I have witnessed and read about a variety of whistle signal formats used by various whitewater groups and associations so it is always best to have discussed before the event what various whistle signals mean.
The two signals that seem to be nearly universal are one long, loud blast, and three loud, long blasts. One blast serves as a "head's up" signal indicating that there is something that requires attention. This most often will be an indication for boaters to hold their position at least until the situation can be properly assessed.
Three long blasts indicate somebody is in distress. This might mean a swimmer or some sort of entrapment scenario. It is not an indication that everyone should start charging downriver to provide assistance. Those who are in a position to accurately assess the problem and are prepared to provide assistance should do so. Others should stay put.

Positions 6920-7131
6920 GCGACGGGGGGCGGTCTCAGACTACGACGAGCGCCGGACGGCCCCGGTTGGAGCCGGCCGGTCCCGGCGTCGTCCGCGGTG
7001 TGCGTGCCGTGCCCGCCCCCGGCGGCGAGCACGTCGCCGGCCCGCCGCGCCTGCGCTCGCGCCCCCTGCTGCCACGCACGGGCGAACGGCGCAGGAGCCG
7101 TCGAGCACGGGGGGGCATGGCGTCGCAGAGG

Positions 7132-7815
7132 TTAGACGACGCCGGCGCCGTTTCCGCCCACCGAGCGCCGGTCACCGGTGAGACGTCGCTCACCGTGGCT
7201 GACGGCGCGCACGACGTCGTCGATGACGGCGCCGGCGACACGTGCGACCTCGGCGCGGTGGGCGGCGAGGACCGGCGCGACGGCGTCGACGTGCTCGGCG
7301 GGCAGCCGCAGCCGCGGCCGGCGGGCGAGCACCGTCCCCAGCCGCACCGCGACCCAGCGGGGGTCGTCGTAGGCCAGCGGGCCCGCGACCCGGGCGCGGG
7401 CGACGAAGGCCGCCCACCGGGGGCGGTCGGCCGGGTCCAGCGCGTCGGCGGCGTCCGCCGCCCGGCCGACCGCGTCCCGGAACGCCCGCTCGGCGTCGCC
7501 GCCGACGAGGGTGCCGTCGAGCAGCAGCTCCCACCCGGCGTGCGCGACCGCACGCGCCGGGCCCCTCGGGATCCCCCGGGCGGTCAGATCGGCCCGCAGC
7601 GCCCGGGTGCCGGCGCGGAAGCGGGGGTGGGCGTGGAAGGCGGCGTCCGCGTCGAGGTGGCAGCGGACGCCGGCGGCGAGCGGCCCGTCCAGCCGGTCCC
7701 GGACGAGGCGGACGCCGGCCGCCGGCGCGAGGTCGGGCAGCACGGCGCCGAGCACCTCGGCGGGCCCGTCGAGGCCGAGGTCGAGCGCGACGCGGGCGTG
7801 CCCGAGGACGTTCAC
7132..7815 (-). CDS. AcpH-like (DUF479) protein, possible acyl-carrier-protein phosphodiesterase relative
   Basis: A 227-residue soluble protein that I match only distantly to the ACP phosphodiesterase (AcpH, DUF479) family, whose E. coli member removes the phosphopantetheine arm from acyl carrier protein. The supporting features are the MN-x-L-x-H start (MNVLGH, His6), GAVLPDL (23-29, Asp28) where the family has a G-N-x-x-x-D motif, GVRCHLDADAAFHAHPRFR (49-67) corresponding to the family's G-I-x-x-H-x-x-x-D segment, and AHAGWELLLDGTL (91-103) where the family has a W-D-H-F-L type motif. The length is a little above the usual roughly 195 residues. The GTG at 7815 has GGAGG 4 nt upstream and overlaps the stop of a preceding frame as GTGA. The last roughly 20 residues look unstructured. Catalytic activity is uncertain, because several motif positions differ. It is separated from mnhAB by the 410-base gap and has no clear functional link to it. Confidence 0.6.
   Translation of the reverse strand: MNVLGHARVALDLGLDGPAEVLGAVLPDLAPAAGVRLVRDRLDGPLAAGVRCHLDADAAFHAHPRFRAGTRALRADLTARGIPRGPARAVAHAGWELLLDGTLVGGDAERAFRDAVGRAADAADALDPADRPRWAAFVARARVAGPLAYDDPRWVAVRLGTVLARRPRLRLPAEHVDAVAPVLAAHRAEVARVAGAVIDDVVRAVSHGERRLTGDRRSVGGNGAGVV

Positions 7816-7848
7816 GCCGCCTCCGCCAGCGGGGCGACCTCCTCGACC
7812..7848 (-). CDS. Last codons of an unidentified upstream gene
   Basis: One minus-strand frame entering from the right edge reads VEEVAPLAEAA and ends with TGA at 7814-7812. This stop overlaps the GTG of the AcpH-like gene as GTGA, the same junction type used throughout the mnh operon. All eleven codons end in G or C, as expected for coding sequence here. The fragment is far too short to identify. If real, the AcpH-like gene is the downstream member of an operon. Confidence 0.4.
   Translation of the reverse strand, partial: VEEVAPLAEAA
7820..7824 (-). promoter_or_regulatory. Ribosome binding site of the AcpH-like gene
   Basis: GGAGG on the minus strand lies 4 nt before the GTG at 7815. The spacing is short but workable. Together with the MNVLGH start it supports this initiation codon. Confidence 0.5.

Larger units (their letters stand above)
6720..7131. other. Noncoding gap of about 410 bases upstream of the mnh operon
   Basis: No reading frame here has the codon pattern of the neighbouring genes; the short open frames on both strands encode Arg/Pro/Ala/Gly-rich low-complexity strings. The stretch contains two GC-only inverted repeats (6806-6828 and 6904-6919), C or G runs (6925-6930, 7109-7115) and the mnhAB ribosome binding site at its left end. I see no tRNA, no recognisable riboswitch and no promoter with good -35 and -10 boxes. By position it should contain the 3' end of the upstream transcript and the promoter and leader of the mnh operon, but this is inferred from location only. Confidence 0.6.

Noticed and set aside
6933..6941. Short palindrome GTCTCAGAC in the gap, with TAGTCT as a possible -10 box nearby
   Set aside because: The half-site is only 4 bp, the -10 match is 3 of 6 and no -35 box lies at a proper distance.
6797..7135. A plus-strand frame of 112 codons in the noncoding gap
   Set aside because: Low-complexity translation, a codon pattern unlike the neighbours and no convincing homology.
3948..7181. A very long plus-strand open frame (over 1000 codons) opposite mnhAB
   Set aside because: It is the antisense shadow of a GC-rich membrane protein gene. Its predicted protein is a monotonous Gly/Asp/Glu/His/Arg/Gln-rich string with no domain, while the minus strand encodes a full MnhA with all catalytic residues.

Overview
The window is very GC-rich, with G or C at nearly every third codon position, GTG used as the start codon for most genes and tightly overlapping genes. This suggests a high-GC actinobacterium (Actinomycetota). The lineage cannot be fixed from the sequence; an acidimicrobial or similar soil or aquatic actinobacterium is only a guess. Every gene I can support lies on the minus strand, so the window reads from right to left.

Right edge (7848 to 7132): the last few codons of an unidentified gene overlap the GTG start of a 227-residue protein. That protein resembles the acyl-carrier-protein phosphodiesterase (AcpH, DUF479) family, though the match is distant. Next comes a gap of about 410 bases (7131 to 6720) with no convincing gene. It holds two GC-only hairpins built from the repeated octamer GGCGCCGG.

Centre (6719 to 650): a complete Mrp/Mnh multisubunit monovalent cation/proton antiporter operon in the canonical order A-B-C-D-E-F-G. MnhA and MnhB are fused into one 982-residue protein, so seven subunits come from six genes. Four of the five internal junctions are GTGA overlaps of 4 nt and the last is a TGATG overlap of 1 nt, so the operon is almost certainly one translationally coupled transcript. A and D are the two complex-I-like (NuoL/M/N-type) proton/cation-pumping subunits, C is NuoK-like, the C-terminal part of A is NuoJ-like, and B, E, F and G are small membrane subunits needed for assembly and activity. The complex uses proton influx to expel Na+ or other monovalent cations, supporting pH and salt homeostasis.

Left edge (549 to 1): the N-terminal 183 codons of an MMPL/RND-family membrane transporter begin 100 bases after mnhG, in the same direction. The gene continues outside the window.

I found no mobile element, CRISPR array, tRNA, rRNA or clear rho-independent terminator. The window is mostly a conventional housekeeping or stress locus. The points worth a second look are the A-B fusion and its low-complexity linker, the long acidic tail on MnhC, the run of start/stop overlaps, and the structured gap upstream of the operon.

There are some other signals that have been used by some groups. Some will include a two blast signal. Others avoid two blast signals because they can be confused with three blast signals when boaters think they might have missed the first blast. When two blast signals are used they are generally an indication for the group to halt and maintain position.
Some will also include a short, one blast signal to indicate an "all clear" after another signal has been given earlier.
Got it to work. Takes a stiff blow. I’ll try the sonic blast model. Plenty of places to store one. I’m testing them wet. I’d say only needing a small amount of wind to work is an asset. Image bobbing around in a big lake, exerting energy to right your canoe. I’d likely have trouble with a lot of hard blowing,